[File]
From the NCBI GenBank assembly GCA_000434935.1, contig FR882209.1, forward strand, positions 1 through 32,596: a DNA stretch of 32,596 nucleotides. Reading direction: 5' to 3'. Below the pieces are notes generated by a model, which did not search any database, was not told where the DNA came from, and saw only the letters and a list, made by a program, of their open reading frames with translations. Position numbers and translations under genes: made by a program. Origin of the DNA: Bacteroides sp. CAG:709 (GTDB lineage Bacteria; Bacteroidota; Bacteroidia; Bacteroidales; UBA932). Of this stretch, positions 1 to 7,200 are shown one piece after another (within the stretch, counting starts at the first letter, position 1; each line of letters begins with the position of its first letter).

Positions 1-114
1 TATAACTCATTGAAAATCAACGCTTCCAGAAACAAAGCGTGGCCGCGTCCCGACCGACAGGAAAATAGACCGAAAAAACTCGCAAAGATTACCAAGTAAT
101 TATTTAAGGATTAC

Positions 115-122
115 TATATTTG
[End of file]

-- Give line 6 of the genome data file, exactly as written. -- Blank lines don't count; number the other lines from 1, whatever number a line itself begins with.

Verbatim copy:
115 TATATTTG